The Kansas Department for Aging and Disability Services on Wednesday requested $90 million from the state general fund to shorten wait times for Medicaid recipients who need services for physical or intellectual and developmental disabilities.
Overall, the agency requested a boost of $150 million in state general fund money over the next two budget years with most of that falling in the fiscal year running from July 2018 through June 2019. It also requested another $110 million in non-general funds to reduce wait lists.
“I think it’s absolutely awesome,” said Sean Gatewood, co-administrator of the KanCare Advocates Network. “Knock me over with a feather, we’re excited about it.”
The funding request would take aim at long wait times endured by Medicaid recipients who need home and community-based support services for their physical, intellectual or developmental disabilities. Gatewood said they have to wait about eight years after getting on the list, but they get medical services in the meantime. They don’t get home care attendants and other assistance, he said.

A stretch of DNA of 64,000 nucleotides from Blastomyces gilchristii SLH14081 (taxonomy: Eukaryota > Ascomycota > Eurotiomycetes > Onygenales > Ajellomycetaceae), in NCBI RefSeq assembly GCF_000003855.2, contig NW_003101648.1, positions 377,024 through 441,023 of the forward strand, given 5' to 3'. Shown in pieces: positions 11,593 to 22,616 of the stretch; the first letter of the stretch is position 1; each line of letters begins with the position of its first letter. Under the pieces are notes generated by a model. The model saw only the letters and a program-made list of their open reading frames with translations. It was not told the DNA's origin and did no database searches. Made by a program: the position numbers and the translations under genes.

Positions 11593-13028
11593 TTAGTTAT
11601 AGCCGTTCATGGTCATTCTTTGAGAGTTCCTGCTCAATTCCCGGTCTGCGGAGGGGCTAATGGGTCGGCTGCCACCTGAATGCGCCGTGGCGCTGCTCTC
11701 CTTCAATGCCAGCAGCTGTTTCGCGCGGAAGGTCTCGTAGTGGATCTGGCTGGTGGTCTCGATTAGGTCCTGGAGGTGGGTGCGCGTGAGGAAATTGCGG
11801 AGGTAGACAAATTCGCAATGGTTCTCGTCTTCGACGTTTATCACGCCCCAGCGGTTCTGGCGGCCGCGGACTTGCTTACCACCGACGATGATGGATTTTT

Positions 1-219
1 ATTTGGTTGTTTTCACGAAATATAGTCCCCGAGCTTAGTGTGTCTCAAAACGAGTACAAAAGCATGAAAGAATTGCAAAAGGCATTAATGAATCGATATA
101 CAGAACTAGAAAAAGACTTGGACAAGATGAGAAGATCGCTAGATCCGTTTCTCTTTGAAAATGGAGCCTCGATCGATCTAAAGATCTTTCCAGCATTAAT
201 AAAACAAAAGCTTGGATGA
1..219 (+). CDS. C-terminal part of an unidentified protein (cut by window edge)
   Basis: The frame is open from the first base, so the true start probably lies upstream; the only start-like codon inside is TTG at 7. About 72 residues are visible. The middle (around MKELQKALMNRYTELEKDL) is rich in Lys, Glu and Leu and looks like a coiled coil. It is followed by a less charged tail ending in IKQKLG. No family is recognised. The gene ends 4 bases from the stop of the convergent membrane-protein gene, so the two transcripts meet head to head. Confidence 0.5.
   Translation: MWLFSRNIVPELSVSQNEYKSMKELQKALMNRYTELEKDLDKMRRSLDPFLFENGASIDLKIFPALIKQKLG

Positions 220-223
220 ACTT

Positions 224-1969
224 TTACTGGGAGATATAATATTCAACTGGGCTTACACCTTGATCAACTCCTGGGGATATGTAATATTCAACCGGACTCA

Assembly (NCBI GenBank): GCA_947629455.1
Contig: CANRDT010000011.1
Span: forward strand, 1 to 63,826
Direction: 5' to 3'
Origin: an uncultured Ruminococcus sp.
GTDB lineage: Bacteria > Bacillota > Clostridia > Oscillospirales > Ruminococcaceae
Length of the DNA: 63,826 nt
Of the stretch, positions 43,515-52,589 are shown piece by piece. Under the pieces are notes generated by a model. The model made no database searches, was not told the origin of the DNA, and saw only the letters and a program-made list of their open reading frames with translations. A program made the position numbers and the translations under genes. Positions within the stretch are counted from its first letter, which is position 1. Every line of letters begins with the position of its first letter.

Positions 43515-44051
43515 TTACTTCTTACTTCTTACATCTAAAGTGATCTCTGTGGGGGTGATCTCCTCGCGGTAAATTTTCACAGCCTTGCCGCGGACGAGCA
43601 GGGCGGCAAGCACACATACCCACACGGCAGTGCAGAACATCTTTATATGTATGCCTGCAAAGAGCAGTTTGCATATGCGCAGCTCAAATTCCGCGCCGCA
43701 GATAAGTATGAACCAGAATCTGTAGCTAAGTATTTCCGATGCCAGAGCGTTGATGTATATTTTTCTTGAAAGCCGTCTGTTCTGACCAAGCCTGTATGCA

Angela de Rocha, a spokeswoman for KDADS, said the funding was intended to increase capacity to provide services for beneficiaries.
KDADS’s total funding from the state general fund amounts to $744.4 million and $898.8 million in the next two fiscal years, according to their budget proposal. The request would boost that funding in the second year by 10 percent.
Gatewood and Mike Oxford, executive director of the Topeka Independent Living Resource Center, said the proposal was good news, but it will take time to bring providers into the network to handle those services.
“That’s a lot of people that providers will have to ramp up to,” Oxford said.
The proposal was submitted as part of a budget request from KDADS to Brownback’s office. Brownback spokeswoman Rachel Whitten said the budget development process was in its early steps. It’s unveiled in January. Brownback will likely step down before that time to join President Donald Trump’s administration as ambassador-at-large for international religious freedom. Lt. Gov. Jeff Colyer, who is also running for governor, will step up to fill Brownback’s place.
The state hospitals overseen by KDADS are also seeking more funds to fill budget shortfalls and make improvements. The Centers for Medicare and Medicaid cited Larned State Hospital this summer and threatened its federal funding. KDADS Secretary Tim Keck said the department is working to update facilities to improve safety.
The Associated Press contributed to this report.